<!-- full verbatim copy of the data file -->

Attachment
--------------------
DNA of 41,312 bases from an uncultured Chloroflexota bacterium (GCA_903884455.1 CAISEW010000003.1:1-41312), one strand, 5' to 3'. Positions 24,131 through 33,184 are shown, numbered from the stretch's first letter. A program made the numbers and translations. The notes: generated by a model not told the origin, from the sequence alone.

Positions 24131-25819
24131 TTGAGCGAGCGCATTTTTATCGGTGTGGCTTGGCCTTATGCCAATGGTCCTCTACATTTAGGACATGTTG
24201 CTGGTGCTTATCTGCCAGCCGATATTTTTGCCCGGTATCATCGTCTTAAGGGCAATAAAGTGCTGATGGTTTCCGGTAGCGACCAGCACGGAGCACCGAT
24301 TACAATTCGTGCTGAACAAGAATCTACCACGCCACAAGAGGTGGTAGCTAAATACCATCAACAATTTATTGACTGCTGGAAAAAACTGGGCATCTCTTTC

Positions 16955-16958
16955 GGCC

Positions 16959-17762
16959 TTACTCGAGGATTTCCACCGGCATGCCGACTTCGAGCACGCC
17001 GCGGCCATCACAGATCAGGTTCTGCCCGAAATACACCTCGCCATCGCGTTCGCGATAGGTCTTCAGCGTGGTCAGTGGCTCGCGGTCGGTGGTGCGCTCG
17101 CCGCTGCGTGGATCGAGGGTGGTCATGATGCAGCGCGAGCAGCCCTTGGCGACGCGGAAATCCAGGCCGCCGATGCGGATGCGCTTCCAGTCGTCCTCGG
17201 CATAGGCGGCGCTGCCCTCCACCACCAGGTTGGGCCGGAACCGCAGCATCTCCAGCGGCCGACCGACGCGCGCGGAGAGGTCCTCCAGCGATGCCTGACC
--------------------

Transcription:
DNA of 41,312 bases from an uncultured Chloroflexota bacterium (GCA_903884455.1 CAISEW010000003.1:1-41312), one strand, 5' to 3'. Positions 24,131 through 33,184 are shown, numbered from the stretch's first letter. A program made the numbers and translations. The notes: generated by a model not told the origin, from the sequence alone.

Positions 24131-25819
24131 TTGAGCGAGCGCATTTTTATCGGTGTGGCTTGGCCTTATGCCAATGGTCCTCTACATTTAGGACATGTTG
24201 CTGGTGCTTATCTGCCAGCCGATATTTTTGCCCGGTATCATCGTCTTAAGGGCAATAAAGTGCTGATGGTTTCCGGTAGCGACCAGCACGGAGCACCGAT
24301 TACAATTCGTGCTGAACAAGAATCTACCACGCCACAAGAGGTGGTAGCTAAATACCATCAACAATTTATTGACTGCTGGAAAAAACTGGGCATCTCTTTC

Positions 16955-16958
16955 GGCC

Positions 16959-17762
16959 TTACTCGAGGATTTCCACCGGCATGCCGACTTCGAGCACGCC
17001 GCGGCCATCACAGATCAGGTTCTGCCCGAAATACACCTCGCCATCGCGTTCGCGATAGGTCTTCAGCGTGGTCAGTGGCTCGCGGTCGGTGGTGCGCTCG
17101 CCGCTGCGTGGATCGAGGGTGGTCATGATGCAGCGCGAGCAGCCCTTGGCGACGCGGAAATCCAGGCCGCCGATGCGGATGCGCTTCCAGTCGTCCTCGG
17201 CATAGGCGGCGCTGCCCTCCACCACCAGGTTGGGCCGGAACCGCAGCATCTCCAGCGGCCGACCGACGCGCGCGGAGAGGTCCTCCAGCGATGCCTGACC